figure1

Monitoring values of anticoagulant dosage and coagulation function during extracorporeal membrane oxygenation

Fig. 2
figure2

In the right parietal lobe, cerebral infarction and bleeding after a small amount of cerebral infarction may be possible

Fig. 3
figure3

Echocardiography after cannula removal. a shows that after extracorporeal membrane oxygenation catheter removal, the inferior vena cava thrombosis was found by ultrasonography. b shows that the thrombosis of the inferior vena cava decreases gradually after heparin anticoagulation. c shows that the thrombus of inferior vena cava disappeared after heparin anticoagulation. RA right atrium, IVC inferior vena cava, Thrombosis in   inferior vena cava (arrowhead)

Discussion

Although ECMO may be the most effective treatment for patients with severe heart or respiratory failure, it has many complications, including bleeding (33%), hemolysis (18%), and venous microthrombosis (10%) [3]. During ECMO, there are many risk factors for thrombosis, including disease severity, sedation, frequent blood transfusion, non-pulse blood flow, and blood exposure to a non-biological ECMO pipeline, all of which are the microenvironment leading to thrombosis, so anticoagulation therapy must be considered [4]. However, the incidence of bleeding during ECMO can be as high as 29%, with 10% at risk of massive bleeding and 4–10% at risk of intracranial hemorrhage. This group of patients may have insufficient anticoagulation due to the existence of bleeding risk factors, which is also an important reason for thrombosis [5]. Because of the possible risk of cerebral hemorrhage in our case, we reduced the anticoagulation intensity of heparin, which eventually led to IVC thrombosis.

In the process of ECMO treatment, we often encounter distal limb thrombosis. The treatment measures include strengthening anticoagulation, replacing the catheter, removing the thrombus, and other treatment measures, which are relatively easy to handle and of relatively low risk [6]. However, the incidence of thrombus formation near the entrance of the IVC is low, and thrombus shedding leads to acute massive pulmonary embolism, and even sudden death, which is rarely reported.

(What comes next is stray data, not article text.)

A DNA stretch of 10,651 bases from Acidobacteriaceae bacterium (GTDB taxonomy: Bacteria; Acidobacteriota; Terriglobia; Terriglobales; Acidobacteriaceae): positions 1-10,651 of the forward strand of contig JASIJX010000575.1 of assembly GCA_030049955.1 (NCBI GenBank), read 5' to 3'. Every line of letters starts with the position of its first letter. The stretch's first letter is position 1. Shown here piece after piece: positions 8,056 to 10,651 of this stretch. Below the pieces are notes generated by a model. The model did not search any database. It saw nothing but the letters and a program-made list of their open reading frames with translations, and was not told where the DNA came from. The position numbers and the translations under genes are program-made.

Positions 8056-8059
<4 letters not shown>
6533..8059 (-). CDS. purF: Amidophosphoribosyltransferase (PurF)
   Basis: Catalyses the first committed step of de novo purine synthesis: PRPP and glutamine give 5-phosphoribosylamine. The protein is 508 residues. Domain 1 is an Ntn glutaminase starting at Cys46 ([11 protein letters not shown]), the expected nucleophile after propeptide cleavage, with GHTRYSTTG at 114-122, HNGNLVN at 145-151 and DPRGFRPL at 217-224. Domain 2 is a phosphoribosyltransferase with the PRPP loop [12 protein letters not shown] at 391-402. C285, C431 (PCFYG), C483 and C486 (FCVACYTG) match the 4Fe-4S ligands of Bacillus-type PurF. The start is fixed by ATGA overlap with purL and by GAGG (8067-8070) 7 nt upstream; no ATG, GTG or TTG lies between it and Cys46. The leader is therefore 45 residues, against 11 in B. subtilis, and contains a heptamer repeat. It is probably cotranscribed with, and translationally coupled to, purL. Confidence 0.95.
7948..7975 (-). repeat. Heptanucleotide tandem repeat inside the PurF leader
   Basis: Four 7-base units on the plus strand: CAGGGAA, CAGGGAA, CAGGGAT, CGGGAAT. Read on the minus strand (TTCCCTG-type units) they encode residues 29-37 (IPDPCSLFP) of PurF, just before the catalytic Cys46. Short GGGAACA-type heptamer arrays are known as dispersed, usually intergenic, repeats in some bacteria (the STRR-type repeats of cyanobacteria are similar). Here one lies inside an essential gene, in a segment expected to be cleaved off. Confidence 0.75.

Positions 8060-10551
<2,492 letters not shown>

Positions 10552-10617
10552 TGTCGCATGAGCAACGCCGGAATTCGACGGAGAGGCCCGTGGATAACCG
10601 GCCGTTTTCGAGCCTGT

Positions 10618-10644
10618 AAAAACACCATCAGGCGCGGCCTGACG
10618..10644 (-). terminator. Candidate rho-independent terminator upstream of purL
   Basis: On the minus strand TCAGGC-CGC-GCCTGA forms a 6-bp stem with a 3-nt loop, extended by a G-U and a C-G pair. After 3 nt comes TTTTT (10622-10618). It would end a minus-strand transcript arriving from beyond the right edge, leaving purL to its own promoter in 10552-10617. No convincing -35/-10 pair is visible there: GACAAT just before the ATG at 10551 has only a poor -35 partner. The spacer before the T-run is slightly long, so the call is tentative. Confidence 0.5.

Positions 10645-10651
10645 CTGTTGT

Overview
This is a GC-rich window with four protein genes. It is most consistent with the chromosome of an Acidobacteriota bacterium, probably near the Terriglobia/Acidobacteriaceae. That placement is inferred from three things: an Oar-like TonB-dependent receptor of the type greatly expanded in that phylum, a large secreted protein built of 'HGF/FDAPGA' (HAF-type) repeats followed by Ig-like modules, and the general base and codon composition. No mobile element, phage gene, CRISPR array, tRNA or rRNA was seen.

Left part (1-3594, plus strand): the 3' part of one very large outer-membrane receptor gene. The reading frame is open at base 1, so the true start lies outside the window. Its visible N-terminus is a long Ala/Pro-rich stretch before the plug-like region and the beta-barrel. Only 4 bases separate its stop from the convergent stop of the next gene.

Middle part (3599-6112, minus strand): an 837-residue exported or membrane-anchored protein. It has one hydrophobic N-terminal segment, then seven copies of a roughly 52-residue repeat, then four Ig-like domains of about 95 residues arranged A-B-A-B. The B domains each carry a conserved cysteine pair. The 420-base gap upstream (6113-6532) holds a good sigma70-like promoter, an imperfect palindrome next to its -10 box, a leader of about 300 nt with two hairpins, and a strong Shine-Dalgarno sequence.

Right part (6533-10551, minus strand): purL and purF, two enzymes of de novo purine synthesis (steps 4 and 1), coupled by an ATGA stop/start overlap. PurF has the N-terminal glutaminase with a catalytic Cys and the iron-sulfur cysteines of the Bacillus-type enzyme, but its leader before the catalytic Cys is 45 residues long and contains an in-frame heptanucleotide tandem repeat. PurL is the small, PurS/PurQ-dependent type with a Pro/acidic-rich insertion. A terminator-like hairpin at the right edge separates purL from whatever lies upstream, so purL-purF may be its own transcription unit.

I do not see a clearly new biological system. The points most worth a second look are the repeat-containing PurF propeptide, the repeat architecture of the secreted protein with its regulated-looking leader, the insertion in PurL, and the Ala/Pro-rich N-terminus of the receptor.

We retrospectively analyzed patients with IVC thrombosis during ECMO therapy reported in the previous literature. The PubMed database was searched by using the keywords "inferior vena cava thrombosis" and "extracorporeal membrane oxygenation." Our search showed 13 other reports on the subject (Table 1) [7,8,9,10,11,12,13,14,15,16,17,18]. Among the 14 patients, five patients were treated with VA-ECMO, mainly cardiogenic shock patients, including one heart transplant patient; the other eight patients were treated with veno-venous ECMO (VV-ECMO) after acute respiratory failure, including two lung transplant patients. Unfortunately, these two patients eventually died. The cause of death was not caused by pulmonary embolism, which may be related to the severity of the disease. According to the literature, the causes of IVC thrombosis are as follows: blood loss, insufficient volume, decreased blood flow velocity [14], continuous catheter shaking, low-intensity anticoagulation, or no heparin anticoagulation, all of which are also important reasons for thrombosis on the surface of ECMO catheter. In addition, because there is no heparin coating on the outer surface of the ECMO catheter, thrombosis is more likely to occur. If the antithrombin III (ATIII) level is low, there is also a risk of thrombosis; when the ATIII < 60% (normal range 80–120%). The anticoagulant efficiency of heparin decreased, and conventional ACT or APTT could not accurately determine the anticoagulant intensity, leading to thrombosis [10].

Table 1 Case reports of inferior vena cava thrombosis during extracorporeal membrane oxygenation

The clinical manifestations of IVC thrombosis in ECMO patients were nonspecific, mainly manifested as "IVC syndrome," and distal limb edema in some patients after removal of the ECMO catheter [13]. In addition, if IVC thrombosis occurs during ECMO, sudden hypoxemia and ECMO flow decrease may also be caused by the patient's postural changes [14]. Hemolysis has also been reported [15].